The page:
Master of Arts in Teaching alumna Lural Ramirez hopes that new teachers dream big.
“College of Education students coming out of a really strong program like Oregon State’s should challenge and stretch themselves,” she says. “It’s important to be open minded, and learn new things. Dream big.”
Ramirez has been dreaming big herself since arriving at Oregon State in the early 2000s. “What was fantastic about the MAT program was the intensiveness. The program does a great job mixing pedagogical theory with time spent working with students and engaging more as a teaching professional.”
When Ramirez graduated, she felt fully prepared to enter the classroom. “I had a lot of good knowledge, and I had a lot of job offers coming out. I was a really good teacher candidate thanks to the program.”
Ramirez worked at Lincoln Elementary school in Corvallis after graduating, where she helped start a dual immersion program in Spanish and English. But after ten years, she was ready to dream a little bigger. “It was really inspiring to see all the changes we brought about at Lincoln. And I’d always wanted to move abroad.”
“I think that if you always stay in the same place, speaking the same language, working the same job, you’re not learning as much as you could.”
So Ramirez and her family moved to Costa Rica, where she joined Futuro Verde. “It’s one of the most inspiring schools I’ve ever worked at,” she says.
Futuro Verde is a bilingual IB (International Baccalaureate) world school located in rural Costa Rica. Their curriculum weaves environmental education and social justice in with the core classes, challenging students to be critical thinkers and learners.
Futuro Verde received its IB designation just this year after clearing a five year authorization process. “We have 185 students, and typically IB schools have between 500 and 1,000 students. We were told by the authorization board that they had never seen a school that was so small and rural that fulfilled the requirements to become an IB world school.”
Starting in 2019, students graduating from Futuro Verde will have the IB distinction on their diploma, something that Ramirez says will open countless doors for them. “We can already see a shift…they are much better thinkers and they are much better learners, but they also have much bigger dreams.”
“We’ve opened up this world of possibility for them.”
Futuro Verde is a nonprofit school, with around 35% of students receiving some kind of financial assistance. This sets it apart from other private schools, Ramirez says, and also ensures a more diverse student body.
Futuro Verde is also unique in its commitment to sustainability. The school has the highest green certification allowable in the country of Costa Rica, and all students take environmental education classes from the age of three.
“Our environmental education is a mix of theory and a lot of practice. We’re surrounded by native jungle. There’s howler monkeys in our trees. We want to embrace that nature. So we don’t have any doors or windows on classrooms, everything is very open. The animals come in and the students go out.”
“It’s a way for children to grown up very connected to the world around them.”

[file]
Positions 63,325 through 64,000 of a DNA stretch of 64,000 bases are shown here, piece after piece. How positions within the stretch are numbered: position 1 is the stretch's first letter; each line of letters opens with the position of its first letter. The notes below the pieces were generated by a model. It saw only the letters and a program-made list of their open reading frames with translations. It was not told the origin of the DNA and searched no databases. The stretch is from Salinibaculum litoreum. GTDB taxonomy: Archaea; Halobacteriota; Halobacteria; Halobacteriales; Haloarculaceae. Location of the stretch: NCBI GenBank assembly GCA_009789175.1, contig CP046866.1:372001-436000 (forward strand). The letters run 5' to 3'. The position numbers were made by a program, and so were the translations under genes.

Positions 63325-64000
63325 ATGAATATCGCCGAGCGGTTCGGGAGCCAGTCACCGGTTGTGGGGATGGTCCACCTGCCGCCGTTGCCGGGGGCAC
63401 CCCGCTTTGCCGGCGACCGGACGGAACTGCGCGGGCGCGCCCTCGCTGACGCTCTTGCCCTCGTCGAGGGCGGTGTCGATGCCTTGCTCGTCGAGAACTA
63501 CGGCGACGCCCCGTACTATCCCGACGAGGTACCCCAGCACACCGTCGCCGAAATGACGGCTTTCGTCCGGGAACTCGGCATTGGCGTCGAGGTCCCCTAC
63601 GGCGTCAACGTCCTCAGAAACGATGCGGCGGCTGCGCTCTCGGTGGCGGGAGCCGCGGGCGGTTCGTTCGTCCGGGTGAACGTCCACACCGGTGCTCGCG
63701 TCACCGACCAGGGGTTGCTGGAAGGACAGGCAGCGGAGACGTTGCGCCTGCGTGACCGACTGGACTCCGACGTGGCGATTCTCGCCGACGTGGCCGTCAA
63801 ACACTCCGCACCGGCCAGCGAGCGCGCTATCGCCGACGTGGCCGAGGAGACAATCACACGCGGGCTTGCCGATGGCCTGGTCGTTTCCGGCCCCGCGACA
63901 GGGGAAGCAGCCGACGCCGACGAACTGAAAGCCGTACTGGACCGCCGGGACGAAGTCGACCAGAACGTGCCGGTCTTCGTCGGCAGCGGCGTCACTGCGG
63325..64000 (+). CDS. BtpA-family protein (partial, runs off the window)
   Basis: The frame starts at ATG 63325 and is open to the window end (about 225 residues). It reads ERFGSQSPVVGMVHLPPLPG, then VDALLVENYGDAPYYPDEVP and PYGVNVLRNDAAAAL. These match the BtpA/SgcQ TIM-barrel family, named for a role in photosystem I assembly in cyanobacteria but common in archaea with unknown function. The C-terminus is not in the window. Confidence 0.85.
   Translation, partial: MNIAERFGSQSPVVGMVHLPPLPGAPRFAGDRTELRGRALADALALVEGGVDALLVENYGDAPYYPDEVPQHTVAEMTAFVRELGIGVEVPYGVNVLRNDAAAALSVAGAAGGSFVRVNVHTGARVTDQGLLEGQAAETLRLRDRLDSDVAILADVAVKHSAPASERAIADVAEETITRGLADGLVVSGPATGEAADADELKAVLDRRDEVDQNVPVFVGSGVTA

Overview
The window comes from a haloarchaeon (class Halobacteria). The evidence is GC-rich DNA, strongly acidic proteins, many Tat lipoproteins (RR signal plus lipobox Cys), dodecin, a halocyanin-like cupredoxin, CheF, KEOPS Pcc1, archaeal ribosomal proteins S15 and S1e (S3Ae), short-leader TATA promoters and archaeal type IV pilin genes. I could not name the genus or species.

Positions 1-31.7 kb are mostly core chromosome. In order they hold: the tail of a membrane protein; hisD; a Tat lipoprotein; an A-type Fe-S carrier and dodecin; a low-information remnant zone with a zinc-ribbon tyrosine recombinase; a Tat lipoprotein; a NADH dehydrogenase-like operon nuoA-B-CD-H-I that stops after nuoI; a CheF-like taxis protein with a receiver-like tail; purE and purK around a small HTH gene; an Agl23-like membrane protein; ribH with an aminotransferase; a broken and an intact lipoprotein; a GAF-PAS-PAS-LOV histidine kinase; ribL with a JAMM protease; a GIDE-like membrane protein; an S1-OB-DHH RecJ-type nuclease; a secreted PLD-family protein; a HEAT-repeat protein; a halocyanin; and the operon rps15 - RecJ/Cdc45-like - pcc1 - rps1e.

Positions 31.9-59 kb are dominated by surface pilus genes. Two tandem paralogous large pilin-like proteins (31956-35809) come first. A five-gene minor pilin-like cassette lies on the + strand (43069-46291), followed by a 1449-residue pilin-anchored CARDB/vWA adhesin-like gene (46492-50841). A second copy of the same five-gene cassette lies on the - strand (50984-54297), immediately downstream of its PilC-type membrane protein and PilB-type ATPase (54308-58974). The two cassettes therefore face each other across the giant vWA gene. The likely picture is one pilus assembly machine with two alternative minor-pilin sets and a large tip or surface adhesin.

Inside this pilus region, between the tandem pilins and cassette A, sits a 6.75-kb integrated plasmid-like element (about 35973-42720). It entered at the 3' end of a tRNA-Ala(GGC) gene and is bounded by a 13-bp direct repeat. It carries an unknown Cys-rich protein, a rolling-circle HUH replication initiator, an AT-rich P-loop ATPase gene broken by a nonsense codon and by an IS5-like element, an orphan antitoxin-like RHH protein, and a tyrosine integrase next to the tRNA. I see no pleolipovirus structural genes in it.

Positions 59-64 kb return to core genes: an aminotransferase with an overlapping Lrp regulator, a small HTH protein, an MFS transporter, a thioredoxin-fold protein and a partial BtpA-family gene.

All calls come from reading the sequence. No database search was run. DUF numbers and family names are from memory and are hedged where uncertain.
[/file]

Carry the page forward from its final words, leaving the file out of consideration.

Students at Futuro Verde receive a holistic education. From the age of three, they take math, science, history, English, and Spanish classes, but they also take classes in visual arts, music, physical education, and swimming. “There’s also a comparative language study that gets the students thinking meta-linguistically about language development.”
“The students are not sitting for two hours doing math. Our kids are doing the math, but not necessarily in math classes. We believe they should have opportunities to learn in lots of different ways.”
Each graduating student is fully bilingual in Spanish and English, as classes are taught half in Spanish and half in English. Many students are often multilingual with as many as ten different languages spoken in the homes of students.
Students at Futuro Verde also have the opportunity to participate in sports, such as swimming. “Our kids are incredibly gifted athletically. They go to nationals, and we have kids qualifying for central american games.”
“We have a swim team that’s just incredible, and we don’t even have a pool. They train in the ocean and rivers. Then they go to these competitions in giant olympic sized pools they’ve never even seen before, and then they win! They have unbelievable grit.”
This year, the school received a donation that will go towards building a sports facility for the student athletes. “It’s amazing to see people around the world inspired and wanting to contribute and support our school,” Ramirez says.
Ramirez says the advice she would give to new teachers is to never stop dreaming. “It can be easy to think, maybe I did my student teaching in first grade so I’m going to find a first grade position, but it’s really important to stretch yourself. Can you be open to a possibility in a teaching assignment that goes beyond the class that you’re teaching that makes more of a community impact? Can you help develop a program at your school that has a really important impact on the community?”
“The most important questions you can ask are: what can I use my skills for, and how can I make the greatest impact on the community I’m choosing to work in?”
To find out more about Ramirez and Futuro Verde; visit the school’s website at: